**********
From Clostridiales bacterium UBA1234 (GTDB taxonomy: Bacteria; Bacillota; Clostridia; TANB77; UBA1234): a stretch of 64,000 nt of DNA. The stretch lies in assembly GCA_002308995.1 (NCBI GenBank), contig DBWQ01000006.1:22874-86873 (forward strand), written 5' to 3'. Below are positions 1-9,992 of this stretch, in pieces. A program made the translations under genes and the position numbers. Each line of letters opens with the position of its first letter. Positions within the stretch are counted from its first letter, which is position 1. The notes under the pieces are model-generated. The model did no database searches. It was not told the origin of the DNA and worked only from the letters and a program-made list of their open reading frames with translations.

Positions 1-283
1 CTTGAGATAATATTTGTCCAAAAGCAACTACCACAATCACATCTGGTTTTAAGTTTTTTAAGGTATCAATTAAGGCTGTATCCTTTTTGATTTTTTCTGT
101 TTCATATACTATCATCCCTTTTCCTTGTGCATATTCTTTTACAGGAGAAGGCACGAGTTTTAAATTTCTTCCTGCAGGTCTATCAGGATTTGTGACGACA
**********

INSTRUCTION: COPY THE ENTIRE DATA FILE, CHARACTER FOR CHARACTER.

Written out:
From Clostridiales bacterium UBA1234 (GTDB taxonomy: Bacteria; Bacillota; Clostridia; TANB77; UBA1234): a stretch of 64,000 nt of DNA. The stretch lies in assembly GCA_002308995.1 (NCBI GenBank), contig DBWQ01000006.1:22874-86873 (forward strand), written 5' to 3'. Below are positions 1-9,992 of this stretch, in pieces. A program made the translations under genes and the position numbers. Each line of letters opens with the position of its first letter. Positions within the stretch are counted from its first letter, which is position 1. The notes under the pieces are model-generated. The model did no database searches. It was not told the origin of the DNA and worked only from the letters and a program-made list of their open reading frames with translations.

Positions 1-283
1 CTTGAGATAATATTTGTCCAAAAGCAACTACCACAATCACATCTGGTTTTAAGTTTTTTAAGGTATCAATTAAGGCTGTATCCTTTTTGATTTTTTCTGT
101 TTCATATACTATCATCCCTTTTCCTTGTGCATATTCTTTTACAGGAGAAGGCACGAGTTTTAAATTTCTTCCTGCAGGTCTATCAGGATTTGTGACGACA